This month’s edition investigates prescription drug spending in all 50 states across three major state health care payers: Medicaid, state employee health plans, and in state prisons. By comparing these expenditures to total health care spending and overall spending in each state, one gets a better idea of the relative extent of state spending on prescription drugs.
This edition provides data on Medicaid prescription drug usage and costs and trends from 2013 to 2015. Each data table shows national totals and subtotals for three groups of states: non-expansion states, initial Medicaid expansion states (those implementing Medicaid expansion in January 2014), and subsequent expansion states. The tables show all Medicaid-paid pharmacy volume, including prescriptions paid by Medicaid MCOs and those paid in the Medicaid fee-for-service setting. Tables differentiate pre-rebate and post-rebate spending.
We were asked by the Association for Community Affiliated Plans (ACAP) to estimate the Medicaid savings created by the capitated coordinated care model. The report estimates the savings each state is achieving with its existing capitation program, as well as the additional savings that will occur if remaining fee-for-service Medicaid spending in each state is transitioned to capitation through contracts with managed care organizations (MCOs). Savings estimates are provided within each state for each major Medicaid eligibility group. Nationwide savings from existing Medicaid MCO capitation programs are estimated at $2.1 billion in 2011, increasing to $6.4 billion in 2016.
For the November edition of the Five Slide Series we tabluated the costs and usage of three prevalent Hepatitis C medications – Sovaldi, Harvoni, and Viekira Pak. These drugs have all been introduced within the last 2 years and have exploded in popularity over that span, despite the high prices they command. In this slide deck we look at these drugs on a state-by-state basis, as well as on the national level.
This September edition of the Five Slide Series is a set of projections of the degree to which each state’s Medicaid program will be “capitated” in 2016. Nationally and in several states, substantial movement to the capitated model has occurred in recent years and this constitutes “true health reform” – fundamentally changing how Medicaid services are being accessed, delivered, and paid for.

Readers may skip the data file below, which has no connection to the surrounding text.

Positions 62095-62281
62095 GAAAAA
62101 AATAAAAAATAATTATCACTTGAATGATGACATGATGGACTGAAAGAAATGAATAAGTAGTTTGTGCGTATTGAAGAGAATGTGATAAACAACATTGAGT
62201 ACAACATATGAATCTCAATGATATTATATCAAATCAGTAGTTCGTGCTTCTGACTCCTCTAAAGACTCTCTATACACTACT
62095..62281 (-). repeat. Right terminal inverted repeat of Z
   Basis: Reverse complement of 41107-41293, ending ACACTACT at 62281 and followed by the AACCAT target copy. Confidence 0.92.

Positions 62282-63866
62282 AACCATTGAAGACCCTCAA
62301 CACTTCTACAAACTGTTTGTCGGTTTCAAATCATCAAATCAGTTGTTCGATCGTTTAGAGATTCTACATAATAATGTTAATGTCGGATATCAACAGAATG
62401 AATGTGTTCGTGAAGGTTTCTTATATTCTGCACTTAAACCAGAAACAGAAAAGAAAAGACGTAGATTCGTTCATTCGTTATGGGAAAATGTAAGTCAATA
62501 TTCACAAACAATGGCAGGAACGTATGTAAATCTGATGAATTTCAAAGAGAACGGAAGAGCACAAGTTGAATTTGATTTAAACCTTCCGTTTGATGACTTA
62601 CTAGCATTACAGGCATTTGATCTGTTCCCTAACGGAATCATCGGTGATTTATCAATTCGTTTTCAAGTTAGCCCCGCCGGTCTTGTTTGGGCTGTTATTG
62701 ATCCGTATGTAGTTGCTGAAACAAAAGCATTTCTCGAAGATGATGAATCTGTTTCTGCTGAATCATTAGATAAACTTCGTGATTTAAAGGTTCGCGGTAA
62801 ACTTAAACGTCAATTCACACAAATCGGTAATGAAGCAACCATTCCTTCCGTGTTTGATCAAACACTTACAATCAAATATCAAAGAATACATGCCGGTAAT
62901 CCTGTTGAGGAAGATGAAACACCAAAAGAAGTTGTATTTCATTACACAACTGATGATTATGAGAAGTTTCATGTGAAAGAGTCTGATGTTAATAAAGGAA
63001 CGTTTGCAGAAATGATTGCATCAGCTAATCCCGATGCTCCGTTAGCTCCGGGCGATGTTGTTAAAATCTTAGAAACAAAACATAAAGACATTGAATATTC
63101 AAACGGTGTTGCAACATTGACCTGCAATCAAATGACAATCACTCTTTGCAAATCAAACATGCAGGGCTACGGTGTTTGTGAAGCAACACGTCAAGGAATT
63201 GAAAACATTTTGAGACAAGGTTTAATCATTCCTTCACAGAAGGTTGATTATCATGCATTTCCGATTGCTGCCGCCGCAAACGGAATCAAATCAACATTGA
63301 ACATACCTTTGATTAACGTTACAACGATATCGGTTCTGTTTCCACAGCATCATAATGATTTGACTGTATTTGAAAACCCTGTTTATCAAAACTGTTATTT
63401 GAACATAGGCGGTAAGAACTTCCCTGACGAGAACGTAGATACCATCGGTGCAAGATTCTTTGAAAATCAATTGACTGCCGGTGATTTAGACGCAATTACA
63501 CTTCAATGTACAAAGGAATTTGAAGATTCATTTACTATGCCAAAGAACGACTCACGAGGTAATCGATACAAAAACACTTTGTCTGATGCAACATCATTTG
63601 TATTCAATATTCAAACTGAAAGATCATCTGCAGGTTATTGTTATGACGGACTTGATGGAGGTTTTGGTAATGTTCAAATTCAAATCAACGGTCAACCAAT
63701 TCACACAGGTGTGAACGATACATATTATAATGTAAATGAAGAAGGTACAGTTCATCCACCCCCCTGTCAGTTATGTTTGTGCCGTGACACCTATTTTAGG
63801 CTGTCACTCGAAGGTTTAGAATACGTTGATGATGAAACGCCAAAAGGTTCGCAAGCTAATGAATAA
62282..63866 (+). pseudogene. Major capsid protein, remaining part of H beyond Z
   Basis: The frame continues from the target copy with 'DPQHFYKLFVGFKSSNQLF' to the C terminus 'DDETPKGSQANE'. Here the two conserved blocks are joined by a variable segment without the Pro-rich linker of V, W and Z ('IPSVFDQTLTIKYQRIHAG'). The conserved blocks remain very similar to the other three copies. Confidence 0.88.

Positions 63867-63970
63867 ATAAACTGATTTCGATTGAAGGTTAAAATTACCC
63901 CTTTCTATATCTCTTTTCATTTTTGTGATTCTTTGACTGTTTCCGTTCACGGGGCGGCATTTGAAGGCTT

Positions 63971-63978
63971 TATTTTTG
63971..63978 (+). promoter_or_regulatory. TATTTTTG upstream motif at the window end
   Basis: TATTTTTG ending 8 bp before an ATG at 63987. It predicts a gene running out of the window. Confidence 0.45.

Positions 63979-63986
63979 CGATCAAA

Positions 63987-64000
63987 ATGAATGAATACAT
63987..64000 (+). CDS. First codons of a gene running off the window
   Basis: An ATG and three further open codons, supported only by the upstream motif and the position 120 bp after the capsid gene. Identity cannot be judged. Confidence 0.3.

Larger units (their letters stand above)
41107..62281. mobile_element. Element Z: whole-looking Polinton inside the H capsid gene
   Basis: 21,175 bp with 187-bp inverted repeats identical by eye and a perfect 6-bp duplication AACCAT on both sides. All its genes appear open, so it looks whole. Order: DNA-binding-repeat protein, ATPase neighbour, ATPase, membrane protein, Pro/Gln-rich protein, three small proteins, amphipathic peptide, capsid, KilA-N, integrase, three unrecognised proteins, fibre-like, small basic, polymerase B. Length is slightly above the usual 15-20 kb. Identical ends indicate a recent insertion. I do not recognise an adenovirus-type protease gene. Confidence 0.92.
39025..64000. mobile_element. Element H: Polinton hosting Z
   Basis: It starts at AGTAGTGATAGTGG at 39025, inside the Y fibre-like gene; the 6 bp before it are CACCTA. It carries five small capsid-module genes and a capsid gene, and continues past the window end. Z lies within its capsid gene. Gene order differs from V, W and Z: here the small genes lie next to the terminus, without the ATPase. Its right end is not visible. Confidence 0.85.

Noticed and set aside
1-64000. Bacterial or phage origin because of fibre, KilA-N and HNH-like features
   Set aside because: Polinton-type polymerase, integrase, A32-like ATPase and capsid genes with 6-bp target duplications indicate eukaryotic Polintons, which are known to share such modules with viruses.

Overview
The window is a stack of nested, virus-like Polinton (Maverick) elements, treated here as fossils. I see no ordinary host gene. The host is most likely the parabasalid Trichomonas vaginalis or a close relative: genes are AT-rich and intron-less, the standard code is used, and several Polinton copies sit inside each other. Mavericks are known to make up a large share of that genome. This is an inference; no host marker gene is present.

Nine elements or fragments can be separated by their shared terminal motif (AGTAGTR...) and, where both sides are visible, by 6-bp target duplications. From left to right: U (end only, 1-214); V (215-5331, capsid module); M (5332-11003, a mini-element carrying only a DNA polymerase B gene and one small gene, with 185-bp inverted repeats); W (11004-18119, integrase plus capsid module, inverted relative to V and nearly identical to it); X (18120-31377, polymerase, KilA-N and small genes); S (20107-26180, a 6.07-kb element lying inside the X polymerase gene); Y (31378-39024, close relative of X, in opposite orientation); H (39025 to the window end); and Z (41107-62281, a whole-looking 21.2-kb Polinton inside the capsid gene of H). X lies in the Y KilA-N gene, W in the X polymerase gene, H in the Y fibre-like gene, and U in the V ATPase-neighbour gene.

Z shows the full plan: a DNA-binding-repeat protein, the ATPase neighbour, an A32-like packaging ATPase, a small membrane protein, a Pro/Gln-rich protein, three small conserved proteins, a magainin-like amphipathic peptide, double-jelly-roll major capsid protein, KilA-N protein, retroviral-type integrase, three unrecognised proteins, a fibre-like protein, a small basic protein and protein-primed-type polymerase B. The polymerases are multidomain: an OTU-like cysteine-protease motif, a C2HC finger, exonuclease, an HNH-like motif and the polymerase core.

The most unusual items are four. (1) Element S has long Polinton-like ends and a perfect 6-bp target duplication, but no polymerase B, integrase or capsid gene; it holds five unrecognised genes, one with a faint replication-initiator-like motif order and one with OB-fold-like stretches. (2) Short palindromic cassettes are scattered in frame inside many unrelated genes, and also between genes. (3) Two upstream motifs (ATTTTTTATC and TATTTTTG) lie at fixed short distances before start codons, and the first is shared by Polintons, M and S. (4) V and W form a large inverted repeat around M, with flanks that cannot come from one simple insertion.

We tabulated the cost per prescription for FFY 2014 using a 100% sample of Medicaid-paid prescriptions in each state. Medicaid’s national average net (post-rebate) cost per prescription was $37 in 2014. Initial (pre-rebate) payments to pharmacies averaged $72 per prescription; rebates averaged $35 per prescription. Net costs per prescription at the state level ranged from a low of $24 in Rhode Island to a high of $60 in Connecticut.
The May 2015 edition portrays the distribution of all Medicaid prescriptions by their unit cost corridor. These slides quantify the rapid growth in Medicaid prescriptions with a cost per prescription above $1,000. The high-cost medications in this corridor represented 1.3% of pre-rebate Medicaid pharmacy spending in 2005 but have increased to 28.4% of Medicaid pharmacy spending in 2013 and 32.6% of Medicaid pharmacy spending in 2014.
This report summarizes Medicaid’s pharmacy costs during 2013 and 2014 and demonstrates the importance of viewing these expenditures on a net, post-rebate basis. Rebates accounted for 48.5% of the initial amount paid to pharmacies for Medicaid prescriptions during 2014, for example. The report also conveys the usage and cost information that is publicly available to date for Sovaldi.
This edition of the Five Slide Series estimates the amount each states’ residents are paying for the Medicaid expansion population’s coverage – whether or not their state is participating in the coverage program. In the aggregate, we estimate that an annual financial transfer of $17 billion is occurring from the residents of the non-expansion states to the residents of the expansion states. A state not yet participating in the expansion can move its residents from collectively being large-scale net losers to a large-scale net gainers by opting to participate.
This edition looks at Medicaid and Medicare combined costs. Nationwide, 2009 combined claims-based spending on Medicaid and Medicare represented approximately $800 billion in overall outlays, excluding most disproportionate share (DSH) and upper payment limit (UPL) supplemental payments. These claims-based expenditures were divided 42% for persons with Medicare coverage (but not Medicaid), 29% for persons with Medicaid coverage (and not Medicare), and 29% for Medicaid/Medicare dual eligibles. Together, Medicaid and Medicare represented 5.6% of Gross Domestic Product (GDP), $2,582 per resident, and $5,740 per working person above age 16, (excluding active duty military personnel).